Editor’s note: On Tuesday, the D.C. City Council approved a measure to abolish the celebration of Columbus Day, set to take place Oct. 14. The holiday will be replaced by Indigenous People’s Day. The council fast-tracked the legislation by calling an emergency session.
The District of Columbia was named after Christopher Columbus and bears numerous monuments and tributes to his legacy, including a large statue in front of Union Station, a famous train hub in the heart of the city.
And as Jarrett Stepman, author of the new book “The War on History: The Conspiracy to Rewrite America’s Past” wrote in 2017, Columbus isn’t the villain the left depicts him as. Here’s Stepman’s original article.
Is this the last time we can celebrate Columbus Day?
A wave of cities have decided to remove the holiday from the calendar and replace it with “Indigenous Peoples’ Day.”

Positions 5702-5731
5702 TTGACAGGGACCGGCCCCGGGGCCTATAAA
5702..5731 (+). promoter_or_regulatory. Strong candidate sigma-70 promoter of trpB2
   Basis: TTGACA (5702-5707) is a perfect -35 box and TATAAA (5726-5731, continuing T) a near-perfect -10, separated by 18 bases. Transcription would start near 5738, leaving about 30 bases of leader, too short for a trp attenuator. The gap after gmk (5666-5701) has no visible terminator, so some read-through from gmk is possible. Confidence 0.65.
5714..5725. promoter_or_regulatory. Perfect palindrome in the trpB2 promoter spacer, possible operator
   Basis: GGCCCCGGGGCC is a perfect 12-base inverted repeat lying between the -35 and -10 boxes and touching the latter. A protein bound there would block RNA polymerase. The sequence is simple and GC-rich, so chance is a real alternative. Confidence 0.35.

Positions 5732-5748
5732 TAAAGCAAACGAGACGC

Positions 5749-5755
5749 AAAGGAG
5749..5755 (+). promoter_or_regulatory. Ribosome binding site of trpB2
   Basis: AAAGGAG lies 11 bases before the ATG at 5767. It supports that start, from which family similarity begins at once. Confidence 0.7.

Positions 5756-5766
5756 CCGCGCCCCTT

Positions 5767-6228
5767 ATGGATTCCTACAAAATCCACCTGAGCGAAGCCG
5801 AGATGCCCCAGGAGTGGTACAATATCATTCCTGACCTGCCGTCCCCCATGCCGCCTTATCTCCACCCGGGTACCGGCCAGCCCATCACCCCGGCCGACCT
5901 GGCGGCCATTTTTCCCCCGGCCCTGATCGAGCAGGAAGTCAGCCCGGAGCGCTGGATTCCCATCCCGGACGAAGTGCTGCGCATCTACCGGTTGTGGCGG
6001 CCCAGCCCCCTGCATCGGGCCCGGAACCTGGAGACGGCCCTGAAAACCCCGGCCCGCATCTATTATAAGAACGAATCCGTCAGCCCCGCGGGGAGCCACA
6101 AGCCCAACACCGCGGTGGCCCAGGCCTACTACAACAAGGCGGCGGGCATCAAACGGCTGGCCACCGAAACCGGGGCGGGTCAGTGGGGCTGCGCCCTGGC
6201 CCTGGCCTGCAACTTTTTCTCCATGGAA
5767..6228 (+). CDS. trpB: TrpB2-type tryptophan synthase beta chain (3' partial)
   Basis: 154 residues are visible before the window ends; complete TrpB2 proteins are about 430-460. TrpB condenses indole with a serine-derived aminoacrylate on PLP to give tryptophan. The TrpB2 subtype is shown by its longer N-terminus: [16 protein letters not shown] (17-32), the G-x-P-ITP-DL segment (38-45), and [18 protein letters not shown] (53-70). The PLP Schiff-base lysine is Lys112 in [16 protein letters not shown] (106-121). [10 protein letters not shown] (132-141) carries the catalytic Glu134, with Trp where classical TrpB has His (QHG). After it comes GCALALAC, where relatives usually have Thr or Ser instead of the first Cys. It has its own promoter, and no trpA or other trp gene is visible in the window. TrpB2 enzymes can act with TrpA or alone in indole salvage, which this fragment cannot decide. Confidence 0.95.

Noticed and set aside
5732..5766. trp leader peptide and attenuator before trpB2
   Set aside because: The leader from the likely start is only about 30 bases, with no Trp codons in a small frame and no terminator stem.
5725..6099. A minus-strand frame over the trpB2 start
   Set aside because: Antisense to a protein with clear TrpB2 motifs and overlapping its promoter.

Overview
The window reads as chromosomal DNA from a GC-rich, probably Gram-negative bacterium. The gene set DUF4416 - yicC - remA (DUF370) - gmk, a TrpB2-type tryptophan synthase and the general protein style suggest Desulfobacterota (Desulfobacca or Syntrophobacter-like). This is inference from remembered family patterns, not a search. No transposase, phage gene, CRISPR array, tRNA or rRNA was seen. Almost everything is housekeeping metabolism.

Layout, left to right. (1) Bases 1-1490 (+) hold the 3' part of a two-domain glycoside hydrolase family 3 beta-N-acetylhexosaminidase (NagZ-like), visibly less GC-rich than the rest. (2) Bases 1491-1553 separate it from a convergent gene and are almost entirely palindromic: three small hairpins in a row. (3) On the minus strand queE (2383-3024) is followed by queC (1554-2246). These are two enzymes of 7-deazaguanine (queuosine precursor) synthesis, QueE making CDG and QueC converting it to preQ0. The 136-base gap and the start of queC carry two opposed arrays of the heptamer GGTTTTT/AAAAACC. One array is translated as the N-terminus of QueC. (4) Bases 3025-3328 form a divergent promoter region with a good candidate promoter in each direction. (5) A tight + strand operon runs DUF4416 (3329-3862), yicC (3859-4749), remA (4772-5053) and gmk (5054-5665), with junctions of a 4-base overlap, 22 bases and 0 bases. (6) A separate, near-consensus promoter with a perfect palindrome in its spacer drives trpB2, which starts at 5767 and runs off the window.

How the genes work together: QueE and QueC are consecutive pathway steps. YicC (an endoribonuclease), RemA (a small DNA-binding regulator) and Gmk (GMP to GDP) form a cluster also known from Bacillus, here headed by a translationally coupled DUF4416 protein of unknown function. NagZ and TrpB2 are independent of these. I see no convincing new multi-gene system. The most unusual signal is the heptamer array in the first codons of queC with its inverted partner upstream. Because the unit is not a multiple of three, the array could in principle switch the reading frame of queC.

Christopher Columbus, the Italian explorer credited with discovering America, and his legacy are under attack figuratively and, increasingly, literally.
Several Columbus monuments have been attacked and vandalized around the country. The towering Columbus statue at Columbus Circle in New York City now needs 24-hour guards after Mayor Bill de Blasio put it on the list of a commission to review “offensive” memorials.
And according to Far Left Watch, a watchdog organization, Antifa and other left-wing groups plan to deface and attack Columbus statues across the country on Columbus Day.